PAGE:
24 “Indeed, beginning with Samuel, all the prophets who have spoken have foretold these days. 25 And you are heirs of the prophets and of the covenant God made with your fathers. He said to Abraham, ‘Through your offspring all peoples on earth will be blessed.’ 26 When God raised up his servant, he sent him first to you to bless you by turning each of you from your wicked ways.”

Commentary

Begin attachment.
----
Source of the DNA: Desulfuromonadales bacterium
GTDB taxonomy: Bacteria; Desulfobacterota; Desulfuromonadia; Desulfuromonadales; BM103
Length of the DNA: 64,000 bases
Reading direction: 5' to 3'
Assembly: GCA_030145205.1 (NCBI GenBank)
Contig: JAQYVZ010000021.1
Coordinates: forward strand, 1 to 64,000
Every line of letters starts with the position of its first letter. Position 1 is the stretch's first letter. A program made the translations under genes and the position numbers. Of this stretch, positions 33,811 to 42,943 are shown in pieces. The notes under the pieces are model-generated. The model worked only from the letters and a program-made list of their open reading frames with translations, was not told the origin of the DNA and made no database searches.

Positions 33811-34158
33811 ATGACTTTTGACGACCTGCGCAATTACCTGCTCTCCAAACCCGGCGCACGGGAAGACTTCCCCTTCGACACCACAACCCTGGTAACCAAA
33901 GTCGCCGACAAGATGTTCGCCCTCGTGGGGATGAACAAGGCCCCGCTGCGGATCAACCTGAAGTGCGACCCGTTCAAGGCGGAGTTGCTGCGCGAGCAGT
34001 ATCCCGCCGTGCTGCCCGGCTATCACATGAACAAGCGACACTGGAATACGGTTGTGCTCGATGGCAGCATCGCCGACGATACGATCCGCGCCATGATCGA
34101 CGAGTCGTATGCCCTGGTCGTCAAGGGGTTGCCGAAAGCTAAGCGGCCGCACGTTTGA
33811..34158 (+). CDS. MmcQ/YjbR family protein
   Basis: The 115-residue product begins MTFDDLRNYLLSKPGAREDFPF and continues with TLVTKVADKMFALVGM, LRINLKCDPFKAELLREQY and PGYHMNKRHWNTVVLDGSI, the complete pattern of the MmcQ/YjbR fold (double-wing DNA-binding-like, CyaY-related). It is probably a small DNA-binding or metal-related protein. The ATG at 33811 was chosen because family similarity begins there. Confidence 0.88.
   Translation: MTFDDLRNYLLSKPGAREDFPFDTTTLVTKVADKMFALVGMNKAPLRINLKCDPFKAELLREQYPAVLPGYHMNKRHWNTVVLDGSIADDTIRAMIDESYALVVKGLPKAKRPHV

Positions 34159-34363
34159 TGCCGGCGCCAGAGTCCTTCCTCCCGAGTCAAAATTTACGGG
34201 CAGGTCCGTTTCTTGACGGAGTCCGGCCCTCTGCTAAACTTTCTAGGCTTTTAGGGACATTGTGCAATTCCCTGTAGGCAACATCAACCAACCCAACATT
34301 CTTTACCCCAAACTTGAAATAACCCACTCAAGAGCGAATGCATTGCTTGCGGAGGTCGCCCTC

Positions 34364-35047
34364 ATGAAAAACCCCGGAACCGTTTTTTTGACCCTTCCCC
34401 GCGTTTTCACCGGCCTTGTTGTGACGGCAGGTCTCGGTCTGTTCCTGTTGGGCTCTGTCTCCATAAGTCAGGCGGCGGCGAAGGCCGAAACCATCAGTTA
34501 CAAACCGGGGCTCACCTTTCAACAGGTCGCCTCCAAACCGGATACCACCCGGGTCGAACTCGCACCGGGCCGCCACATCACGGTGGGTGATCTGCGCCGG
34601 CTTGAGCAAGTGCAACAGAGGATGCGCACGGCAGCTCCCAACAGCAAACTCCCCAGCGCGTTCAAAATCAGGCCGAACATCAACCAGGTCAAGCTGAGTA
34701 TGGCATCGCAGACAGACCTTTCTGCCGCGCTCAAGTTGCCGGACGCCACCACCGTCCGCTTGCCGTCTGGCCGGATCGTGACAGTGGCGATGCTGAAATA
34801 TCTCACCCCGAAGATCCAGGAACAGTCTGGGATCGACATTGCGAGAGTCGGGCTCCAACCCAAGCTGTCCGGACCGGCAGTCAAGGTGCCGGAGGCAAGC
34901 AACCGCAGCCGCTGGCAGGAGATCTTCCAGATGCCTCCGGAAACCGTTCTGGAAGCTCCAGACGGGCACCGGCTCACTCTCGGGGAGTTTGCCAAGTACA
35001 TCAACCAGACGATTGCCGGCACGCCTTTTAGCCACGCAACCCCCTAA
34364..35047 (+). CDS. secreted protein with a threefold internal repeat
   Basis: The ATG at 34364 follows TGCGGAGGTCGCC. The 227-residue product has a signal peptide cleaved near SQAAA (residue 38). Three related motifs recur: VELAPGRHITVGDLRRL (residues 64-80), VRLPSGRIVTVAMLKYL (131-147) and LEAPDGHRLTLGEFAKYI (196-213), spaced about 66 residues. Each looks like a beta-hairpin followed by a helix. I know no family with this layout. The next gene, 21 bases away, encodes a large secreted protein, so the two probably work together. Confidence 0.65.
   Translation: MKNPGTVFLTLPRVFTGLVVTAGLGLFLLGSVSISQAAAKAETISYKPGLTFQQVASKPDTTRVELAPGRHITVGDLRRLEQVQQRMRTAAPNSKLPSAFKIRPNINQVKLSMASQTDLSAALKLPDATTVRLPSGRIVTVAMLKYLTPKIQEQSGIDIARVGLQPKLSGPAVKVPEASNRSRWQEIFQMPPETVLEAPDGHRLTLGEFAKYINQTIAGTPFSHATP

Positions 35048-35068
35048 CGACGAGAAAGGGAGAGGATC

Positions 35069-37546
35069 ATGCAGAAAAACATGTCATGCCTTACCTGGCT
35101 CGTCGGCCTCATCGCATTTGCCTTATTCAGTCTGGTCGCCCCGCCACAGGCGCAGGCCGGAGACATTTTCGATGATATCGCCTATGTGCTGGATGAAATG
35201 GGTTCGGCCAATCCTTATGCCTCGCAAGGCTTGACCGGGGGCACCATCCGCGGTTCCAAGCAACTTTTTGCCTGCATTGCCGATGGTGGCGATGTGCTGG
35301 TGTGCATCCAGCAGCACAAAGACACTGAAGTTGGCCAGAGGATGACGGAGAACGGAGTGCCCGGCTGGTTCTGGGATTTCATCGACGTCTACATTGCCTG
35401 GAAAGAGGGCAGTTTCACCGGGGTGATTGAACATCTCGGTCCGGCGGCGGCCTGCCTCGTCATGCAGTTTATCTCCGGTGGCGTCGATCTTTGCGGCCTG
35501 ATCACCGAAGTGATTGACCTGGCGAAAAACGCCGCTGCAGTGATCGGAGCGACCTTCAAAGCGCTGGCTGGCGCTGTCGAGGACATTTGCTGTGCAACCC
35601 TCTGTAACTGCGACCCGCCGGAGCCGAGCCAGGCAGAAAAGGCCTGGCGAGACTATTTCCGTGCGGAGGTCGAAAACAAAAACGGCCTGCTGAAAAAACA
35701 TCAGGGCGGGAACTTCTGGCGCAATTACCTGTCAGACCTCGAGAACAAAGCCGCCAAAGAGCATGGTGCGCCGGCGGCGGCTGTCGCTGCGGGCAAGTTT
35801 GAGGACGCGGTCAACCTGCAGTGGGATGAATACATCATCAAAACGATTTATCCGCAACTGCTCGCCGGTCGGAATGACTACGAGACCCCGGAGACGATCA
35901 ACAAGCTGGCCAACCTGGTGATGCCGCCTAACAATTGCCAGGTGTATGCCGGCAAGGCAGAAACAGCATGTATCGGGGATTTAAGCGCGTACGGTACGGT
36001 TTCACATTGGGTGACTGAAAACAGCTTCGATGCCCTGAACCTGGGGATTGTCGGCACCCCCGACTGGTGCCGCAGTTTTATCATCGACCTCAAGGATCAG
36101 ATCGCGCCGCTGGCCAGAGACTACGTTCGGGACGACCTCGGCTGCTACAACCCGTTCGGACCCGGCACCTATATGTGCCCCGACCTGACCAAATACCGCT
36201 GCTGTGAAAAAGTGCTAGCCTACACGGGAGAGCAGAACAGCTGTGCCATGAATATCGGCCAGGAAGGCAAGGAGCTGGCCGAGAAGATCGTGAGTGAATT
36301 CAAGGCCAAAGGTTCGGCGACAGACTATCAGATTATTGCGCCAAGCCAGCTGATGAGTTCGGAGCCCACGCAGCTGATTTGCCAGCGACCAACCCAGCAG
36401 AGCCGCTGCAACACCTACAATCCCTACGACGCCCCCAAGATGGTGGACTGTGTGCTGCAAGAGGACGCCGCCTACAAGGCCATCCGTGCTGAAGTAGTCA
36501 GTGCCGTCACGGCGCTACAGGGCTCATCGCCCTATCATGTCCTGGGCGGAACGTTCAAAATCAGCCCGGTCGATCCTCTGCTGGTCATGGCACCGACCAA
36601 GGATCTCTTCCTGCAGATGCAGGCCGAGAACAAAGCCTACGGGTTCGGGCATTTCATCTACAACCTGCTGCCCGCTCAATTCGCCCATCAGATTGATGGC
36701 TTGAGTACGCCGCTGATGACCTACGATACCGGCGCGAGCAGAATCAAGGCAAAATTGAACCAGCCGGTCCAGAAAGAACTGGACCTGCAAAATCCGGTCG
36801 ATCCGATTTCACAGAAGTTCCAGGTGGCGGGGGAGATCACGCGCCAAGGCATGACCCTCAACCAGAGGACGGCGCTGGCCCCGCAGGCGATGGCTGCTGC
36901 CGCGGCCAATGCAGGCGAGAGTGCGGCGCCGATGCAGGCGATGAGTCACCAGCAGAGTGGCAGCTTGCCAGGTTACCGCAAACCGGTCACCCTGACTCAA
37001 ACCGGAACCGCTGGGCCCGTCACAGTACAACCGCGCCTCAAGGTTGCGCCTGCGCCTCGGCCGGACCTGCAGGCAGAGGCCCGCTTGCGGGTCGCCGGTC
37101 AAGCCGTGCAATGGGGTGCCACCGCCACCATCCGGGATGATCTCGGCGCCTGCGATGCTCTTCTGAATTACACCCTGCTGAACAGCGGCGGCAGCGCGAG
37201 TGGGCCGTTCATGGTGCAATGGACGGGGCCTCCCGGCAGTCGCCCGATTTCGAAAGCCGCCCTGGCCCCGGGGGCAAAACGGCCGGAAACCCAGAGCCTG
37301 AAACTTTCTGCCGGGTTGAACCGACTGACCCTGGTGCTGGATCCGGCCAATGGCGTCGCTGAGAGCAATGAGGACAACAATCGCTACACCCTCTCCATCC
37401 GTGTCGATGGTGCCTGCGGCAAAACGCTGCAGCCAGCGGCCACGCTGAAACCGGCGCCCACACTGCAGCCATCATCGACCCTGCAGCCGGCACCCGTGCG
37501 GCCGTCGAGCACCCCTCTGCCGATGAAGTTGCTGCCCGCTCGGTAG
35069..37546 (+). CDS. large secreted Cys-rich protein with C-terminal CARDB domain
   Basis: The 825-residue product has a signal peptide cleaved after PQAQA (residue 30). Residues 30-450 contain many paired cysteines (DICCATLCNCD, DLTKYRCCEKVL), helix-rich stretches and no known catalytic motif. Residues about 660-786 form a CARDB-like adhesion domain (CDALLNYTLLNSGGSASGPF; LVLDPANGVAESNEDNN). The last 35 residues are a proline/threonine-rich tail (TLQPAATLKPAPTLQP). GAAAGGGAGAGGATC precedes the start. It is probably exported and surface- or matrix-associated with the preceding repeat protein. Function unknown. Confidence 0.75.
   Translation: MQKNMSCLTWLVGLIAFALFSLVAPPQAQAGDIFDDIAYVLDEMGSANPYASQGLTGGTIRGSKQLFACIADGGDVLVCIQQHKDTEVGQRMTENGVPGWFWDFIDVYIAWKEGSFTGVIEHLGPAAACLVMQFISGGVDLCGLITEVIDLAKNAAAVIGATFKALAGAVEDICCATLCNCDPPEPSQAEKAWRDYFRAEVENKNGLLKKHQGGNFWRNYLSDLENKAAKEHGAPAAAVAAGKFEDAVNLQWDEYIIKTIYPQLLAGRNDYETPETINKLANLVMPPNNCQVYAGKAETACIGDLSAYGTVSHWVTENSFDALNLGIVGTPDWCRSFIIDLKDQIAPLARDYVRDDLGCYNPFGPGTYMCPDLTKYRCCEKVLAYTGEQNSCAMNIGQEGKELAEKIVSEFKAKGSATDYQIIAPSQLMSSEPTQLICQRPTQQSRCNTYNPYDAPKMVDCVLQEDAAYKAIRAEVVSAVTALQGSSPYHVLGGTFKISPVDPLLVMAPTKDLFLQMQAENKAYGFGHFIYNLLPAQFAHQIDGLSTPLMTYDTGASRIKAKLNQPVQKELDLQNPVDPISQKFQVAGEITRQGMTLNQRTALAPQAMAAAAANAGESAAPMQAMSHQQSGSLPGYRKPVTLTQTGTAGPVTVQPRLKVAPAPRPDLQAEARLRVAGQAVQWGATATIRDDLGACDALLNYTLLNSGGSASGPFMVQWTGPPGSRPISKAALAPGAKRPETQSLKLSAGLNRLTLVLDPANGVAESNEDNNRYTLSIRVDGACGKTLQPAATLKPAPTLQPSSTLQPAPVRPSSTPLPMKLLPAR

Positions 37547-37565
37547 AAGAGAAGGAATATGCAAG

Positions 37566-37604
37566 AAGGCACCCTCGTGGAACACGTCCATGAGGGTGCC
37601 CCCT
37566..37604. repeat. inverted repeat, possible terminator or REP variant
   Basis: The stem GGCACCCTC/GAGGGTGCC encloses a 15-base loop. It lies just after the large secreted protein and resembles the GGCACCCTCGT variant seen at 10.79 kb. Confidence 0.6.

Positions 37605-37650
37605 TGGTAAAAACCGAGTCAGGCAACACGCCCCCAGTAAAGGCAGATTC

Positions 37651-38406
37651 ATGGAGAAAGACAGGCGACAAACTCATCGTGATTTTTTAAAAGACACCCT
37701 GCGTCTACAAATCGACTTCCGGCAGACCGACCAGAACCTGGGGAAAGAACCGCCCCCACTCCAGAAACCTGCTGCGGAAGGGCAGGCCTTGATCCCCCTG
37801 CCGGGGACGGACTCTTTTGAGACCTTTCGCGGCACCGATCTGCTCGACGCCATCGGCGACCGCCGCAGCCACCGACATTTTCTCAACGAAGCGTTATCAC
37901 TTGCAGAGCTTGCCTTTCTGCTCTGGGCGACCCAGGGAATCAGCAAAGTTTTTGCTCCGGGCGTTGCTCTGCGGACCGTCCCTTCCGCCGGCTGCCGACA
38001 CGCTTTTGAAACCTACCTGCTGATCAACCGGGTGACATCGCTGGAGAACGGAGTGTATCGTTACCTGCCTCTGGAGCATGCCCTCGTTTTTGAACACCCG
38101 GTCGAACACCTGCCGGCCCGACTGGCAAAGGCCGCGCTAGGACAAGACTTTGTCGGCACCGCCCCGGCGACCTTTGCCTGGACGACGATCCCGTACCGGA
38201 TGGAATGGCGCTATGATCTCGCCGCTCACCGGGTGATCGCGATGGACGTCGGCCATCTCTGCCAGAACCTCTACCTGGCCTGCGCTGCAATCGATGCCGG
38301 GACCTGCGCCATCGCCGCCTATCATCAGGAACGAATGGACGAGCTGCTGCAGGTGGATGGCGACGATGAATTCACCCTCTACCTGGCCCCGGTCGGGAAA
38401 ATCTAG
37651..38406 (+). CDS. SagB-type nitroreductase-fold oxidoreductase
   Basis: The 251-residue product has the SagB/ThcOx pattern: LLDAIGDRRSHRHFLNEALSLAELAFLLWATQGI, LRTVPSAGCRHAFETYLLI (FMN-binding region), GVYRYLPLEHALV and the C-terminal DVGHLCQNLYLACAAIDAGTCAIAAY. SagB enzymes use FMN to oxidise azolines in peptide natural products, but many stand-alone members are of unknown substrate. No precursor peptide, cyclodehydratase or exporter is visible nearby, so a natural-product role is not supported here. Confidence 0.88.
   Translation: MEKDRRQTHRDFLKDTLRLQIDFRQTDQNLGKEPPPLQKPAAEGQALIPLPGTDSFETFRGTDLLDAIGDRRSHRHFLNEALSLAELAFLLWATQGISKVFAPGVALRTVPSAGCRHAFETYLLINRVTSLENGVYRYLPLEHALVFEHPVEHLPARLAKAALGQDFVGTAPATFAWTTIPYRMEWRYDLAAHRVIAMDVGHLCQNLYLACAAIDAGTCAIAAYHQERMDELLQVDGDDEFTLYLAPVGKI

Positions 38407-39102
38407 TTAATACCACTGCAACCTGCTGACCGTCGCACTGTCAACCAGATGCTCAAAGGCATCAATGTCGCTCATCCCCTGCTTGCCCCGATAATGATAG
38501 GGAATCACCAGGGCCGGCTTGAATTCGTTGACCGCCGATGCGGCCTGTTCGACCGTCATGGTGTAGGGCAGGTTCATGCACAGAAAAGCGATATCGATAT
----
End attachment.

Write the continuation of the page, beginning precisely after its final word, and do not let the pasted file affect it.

Verses 17-21 — The absolute necessity of repentance is to be solemnly charged upon the consciences of all who desire that their sins may be blotted out, and that they may share in the refreshment which nothing but a sense of Christ's pardoning love can afford. Blessed are those who have felt this. It was not needful for the Holy Spirit to make known the times and seasons of these dispensations. These subjects are still left obscure. But when sinners are convinced of their sins, they will cry to the Lord for pardon; and to the penitent, converted, and believing, times of refreshment will come from the presence of the Lord. In a state of trial and probation, the glorified Redeemer will be out of sight, because we must live by faith in him.